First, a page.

11. Marković, derived from ‘Marko,’ the Slavic variant of Markus, or Mark, is the most common family name in Montenegro, Bosnia, Serbia, and Croatia.

12. Popović, is also one of the most common Serbian surnames. The word ‘Pop’ is actually a Serbian word for the Priest.

13. Nikolić, derived from the Serbian name ‘Nikola.’ Also one of the most common Serbian last names. Nikola was the Serbian Orthodox Saint, and in some traditions, believes he is the ‘Santa Claus’.

In the previous text, you can see that there is a lot of history when it comes to Serbian last names. The origins are different, some of them are from Slavic history, some last names come from Serbian naming, and some of them are just diminutive.

As we reach this part of the post, we hope that you can learn some of the most common Serbian Last names. With this information, you cannot easily point out if someone has Serbian ties! If you enjoyed this post, you could also check interesting blog posts about the best Serbian films to watch.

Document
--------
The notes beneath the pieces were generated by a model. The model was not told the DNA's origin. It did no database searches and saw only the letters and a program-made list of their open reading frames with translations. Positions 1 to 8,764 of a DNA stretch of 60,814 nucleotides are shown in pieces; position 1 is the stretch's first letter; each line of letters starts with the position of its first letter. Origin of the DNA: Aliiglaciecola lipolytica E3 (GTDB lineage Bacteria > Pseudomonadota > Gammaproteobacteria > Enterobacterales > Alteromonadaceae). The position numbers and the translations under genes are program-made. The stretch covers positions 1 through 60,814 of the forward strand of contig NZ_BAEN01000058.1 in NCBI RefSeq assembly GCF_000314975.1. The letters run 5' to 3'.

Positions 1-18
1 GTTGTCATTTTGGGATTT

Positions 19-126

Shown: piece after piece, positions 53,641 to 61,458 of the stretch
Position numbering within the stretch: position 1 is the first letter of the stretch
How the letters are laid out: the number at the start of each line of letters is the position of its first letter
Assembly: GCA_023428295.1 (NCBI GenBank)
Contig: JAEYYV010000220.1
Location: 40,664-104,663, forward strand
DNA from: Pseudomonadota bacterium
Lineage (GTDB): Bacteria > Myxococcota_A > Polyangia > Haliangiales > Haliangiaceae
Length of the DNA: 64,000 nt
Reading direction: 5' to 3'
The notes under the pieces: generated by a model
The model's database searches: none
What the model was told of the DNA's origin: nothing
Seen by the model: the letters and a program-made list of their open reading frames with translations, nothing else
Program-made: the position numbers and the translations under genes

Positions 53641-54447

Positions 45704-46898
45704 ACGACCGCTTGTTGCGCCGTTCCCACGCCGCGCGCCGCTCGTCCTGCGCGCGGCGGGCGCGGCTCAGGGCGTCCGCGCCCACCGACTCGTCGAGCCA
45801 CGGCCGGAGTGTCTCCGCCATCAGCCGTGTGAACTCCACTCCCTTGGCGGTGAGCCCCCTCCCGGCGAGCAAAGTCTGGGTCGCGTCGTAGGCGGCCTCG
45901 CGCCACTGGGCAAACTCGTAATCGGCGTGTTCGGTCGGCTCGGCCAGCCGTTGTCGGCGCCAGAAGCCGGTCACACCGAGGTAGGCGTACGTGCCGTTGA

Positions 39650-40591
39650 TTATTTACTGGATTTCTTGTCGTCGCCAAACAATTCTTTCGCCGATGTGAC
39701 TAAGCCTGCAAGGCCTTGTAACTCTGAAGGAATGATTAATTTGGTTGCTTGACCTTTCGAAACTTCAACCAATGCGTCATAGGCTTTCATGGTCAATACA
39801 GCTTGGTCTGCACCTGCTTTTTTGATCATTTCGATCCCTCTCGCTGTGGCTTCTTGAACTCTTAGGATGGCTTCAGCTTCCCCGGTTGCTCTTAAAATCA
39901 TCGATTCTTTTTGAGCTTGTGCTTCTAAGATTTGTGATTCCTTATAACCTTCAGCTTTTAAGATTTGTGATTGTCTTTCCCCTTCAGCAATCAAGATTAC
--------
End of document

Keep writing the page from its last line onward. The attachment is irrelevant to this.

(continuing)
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There are a lot of Serbian last names, and it would probably take us a lot of time to mention them all. There is a lot of history on this topic, and the most important fact to remember from this post is the meaning of ich or itch in the surnames we introduced earlier. I hope you were enjoying what you’ve read and that you found out something new.

If you want to learn more about Serbia, its tradition, and Serbian people, check other blog posts here. On the other hand, if you want to learn the Serbian language, check the Ling app! It contains 200+ lessons filled with activities like speaking, reading, writing, and listening. If you’re curious about other languages, you can easily switch to the other 60+ languages without losing your progress. Exciting right? Download the Ling app now on the Play Store or App Store and start learning today!

One Response

  1. Dear Sir:
    Yes I would love to be able to converse fluently the language of Serbian Orthodox. I understand Serbian language better than I can speak it. My mom and dad were very proficient speaking their language however, I never took the time to learn to speak the language I was brought up with.